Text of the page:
Thursday, June 18, 2020

Likely and unlikely crevice dwellers

Allium karataviense
Many onions had a habit of seeding about--and this (one of the loveliest) has been known to do so: but in a crevice? Why not I suppose. Over the years I've tried many plants in crevices--but the best ones--like this--often volunteer!

Anthemis marscalliana
It seemed like a good idea...and it bloomed nicely. Alas, it's not there any more (too many crispy days this June).

Campanula portenshlagiana
The Campanula (like most campanulas) is a natural for crevices. And delospermas seem to take to them as well.

Dudleya brittonii
I am very aware that this will not be cold hardy--but why not try it for the summer. I have some D. cymosa nearby that are just as happy--and hopefully hardy. By summer's end this should be pretty impressive--and not too hard to pop out to overwinter in a pot.

Aethionema grandiflorum
Another volunteer--and the best looking specimen of the species in my garden. But it does look good on the flat as well.

Scabiosa lucida 
I don't remember planting this, but I must have. I've seen no end of Scabiosas and their cousins on Mediterranean cliffs, so this is not a surprise.

Verbascum bombycifrum
NOT what I expected let alone planted! I've left it for the nonce: I don't think it will bloom this year. After it blooms it should expire. I've noticed many of species of mullein in Greece and Turkey love rock walls--so this is not a surprise. In fact, Bob Beer has a picture of himself alongside one of these on Ulu Dag growing pretty much the same.

A picture of a small portion of my wall this morning: from left to right--Sempervivum arachnoideum 'Stansfield' (which must be a hybrid not the species) is probably my best of the genus in rock crevices--although many will adapt. Above it the same Dudleya--but the white tufts dotting across are all Origanum dictamnus: When my plants from last year came through so well, I couldn't resist adding five more-which should make quite a show in July and August when they bloom: the classic chasmophyte of Crete, my ancestral home.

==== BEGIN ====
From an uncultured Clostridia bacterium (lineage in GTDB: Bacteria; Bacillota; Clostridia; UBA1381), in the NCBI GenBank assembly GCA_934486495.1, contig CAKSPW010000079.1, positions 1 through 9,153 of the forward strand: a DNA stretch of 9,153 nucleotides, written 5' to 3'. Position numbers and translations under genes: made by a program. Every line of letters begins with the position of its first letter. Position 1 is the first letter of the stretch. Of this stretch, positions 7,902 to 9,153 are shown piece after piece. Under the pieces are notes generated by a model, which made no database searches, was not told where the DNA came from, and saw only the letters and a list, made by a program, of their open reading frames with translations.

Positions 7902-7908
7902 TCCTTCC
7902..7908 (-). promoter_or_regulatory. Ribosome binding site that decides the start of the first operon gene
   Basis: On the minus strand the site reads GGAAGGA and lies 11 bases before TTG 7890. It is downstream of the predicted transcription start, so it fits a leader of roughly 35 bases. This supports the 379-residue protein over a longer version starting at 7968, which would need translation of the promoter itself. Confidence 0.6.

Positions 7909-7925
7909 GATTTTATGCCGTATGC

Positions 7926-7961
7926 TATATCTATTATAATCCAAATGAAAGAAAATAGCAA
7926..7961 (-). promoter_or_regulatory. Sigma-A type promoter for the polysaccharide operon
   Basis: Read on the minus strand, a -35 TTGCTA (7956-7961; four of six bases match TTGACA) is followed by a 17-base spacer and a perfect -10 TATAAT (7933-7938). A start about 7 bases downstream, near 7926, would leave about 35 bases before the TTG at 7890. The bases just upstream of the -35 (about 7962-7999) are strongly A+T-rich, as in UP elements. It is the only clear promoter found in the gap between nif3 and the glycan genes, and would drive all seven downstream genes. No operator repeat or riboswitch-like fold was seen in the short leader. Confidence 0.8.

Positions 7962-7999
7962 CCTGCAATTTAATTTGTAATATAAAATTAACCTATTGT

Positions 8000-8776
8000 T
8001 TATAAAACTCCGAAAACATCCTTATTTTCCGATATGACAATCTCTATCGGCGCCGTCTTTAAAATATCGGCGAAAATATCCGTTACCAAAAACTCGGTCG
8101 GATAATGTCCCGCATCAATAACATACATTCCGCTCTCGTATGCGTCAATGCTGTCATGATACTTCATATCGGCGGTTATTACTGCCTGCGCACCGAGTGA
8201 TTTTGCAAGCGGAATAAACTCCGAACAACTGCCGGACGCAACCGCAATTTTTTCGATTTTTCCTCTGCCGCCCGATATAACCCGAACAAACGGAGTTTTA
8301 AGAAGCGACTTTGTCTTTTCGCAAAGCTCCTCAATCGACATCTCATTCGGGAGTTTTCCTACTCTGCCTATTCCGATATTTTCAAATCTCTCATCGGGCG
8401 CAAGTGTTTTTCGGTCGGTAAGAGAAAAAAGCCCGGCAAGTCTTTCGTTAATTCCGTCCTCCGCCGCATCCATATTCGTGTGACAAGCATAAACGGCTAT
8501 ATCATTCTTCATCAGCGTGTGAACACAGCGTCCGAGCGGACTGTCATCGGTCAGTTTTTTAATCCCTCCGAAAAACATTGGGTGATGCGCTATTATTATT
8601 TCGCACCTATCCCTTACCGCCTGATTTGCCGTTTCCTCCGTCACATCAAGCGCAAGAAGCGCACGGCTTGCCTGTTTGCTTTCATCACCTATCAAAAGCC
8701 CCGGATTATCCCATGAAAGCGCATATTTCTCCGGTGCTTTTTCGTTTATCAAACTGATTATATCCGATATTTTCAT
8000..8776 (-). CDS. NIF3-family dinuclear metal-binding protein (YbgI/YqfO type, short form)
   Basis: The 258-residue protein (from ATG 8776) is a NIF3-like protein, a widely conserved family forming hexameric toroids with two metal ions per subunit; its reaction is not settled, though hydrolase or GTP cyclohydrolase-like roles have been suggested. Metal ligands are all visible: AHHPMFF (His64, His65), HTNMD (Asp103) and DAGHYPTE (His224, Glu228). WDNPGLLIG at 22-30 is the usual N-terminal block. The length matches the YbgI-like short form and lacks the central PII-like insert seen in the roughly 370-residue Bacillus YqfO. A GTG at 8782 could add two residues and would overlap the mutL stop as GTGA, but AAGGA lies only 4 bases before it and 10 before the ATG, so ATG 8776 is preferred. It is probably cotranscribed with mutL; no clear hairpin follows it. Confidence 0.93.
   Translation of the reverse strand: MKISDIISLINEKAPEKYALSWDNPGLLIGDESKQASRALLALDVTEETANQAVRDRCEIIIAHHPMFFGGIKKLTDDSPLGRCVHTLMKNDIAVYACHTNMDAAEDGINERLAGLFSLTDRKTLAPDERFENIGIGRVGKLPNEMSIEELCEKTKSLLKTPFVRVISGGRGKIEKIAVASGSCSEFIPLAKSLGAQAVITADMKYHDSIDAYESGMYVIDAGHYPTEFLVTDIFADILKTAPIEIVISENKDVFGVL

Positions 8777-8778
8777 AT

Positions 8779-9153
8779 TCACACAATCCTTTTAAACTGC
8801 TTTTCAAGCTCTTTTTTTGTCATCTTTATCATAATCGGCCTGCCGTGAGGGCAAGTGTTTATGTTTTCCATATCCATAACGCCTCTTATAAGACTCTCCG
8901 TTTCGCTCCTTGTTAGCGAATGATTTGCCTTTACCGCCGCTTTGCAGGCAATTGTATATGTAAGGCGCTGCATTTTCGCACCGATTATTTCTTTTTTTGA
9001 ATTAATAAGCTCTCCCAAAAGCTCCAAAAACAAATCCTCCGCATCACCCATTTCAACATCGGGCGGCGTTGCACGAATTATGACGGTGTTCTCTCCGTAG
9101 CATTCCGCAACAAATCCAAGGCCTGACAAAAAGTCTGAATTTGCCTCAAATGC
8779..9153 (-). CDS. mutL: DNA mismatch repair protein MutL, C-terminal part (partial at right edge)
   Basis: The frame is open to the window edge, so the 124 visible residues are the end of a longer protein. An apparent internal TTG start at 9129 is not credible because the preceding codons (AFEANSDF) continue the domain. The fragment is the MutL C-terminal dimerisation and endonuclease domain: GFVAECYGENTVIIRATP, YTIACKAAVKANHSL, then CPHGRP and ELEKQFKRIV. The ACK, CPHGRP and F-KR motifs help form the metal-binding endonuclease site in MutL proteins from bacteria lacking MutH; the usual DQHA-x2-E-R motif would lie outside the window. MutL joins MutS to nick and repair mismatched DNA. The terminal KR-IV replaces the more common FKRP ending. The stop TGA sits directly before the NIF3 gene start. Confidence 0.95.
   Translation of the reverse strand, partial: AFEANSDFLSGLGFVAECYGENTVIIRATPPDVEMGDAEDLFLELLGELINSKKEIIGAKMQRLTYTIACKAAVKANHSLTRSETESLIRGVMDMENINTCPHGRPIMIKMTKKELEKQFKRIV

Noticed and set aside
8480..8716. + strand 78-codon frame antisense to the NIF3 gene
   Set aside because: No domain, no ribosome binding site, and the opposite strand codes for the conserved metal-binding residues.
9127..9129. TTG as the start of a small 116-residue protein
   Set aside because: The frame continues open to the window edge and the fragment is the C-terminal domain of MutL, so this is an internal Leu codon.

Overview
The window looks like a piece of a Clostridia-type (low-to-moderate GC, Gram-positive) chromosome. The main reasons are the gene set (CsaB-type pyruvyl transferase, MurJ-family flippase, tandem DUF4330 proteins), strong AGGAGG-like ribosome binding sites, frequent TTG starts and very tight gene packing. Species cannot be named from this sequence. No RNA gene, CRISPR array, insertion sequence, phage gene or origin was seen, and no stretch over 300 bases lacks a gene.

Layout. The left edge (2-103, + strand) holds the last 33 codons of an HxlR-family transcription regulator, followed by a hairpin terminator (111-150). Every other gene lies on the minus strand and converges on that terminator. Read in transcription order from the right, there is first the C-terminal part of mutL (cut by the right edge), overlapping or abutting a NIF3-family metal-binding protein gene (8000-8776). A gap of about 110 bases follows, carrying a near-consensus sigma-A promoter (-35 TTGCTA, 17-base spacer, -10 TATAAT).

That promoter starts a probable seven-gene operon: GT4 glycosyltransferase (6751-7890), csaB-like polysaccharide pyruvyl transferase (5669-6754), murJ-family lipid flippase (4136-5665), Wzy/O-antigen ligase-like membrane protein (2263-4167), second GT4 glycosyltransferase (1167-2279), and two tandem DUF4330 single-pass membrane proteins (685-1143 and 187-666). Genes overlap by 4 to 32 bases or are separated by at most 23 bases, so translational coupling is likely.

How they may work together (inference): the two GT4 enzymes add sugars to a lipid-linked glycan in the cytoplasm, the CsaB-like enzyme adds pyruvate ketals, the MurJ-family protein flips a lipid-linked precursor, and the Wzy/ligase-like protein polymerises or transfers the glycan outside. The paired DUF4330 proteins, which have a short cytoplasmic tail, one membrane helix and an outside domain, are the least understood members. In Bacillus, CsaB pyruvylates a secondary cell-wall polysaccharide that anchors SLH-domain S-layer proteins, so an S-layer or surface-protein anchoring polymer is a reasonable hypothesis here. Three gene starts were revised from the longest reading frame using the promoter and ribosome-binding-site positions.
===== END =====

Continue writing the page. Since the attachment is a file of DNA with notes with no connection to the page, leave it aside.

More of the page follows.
Growing with it a slightly too vigorous plant of Opuntia fragilis which may have to go...

Verbascum roripifolium
My biggest surprise this year was seeing this most unlikely mullein show up and bloom: the rosette is so un-mullein like: lacy and green. And the stem is so wiry the flowers seem to float: I hope it will seed around more--despite its size, I love to see it here--and the honeybees and butterflies agree!

1 comment:

  1. If I had such a nice wall, and the money, I would hire someone to bore holes from the base of the wall to a high point in the yard. I would feed piping through the hole to keep it from collapsing. I would stuff something in the pipe to prevent air flow which could be easily removed on extremely hot or cold days. At the pipe outlet from the base of the slope, I would plant things that needed cold conditions like high elevation or north plants. Where the pipe exits near the high point in the yard, I would have a cold frame or small green house and grow plants that could not tolerate too much cold.


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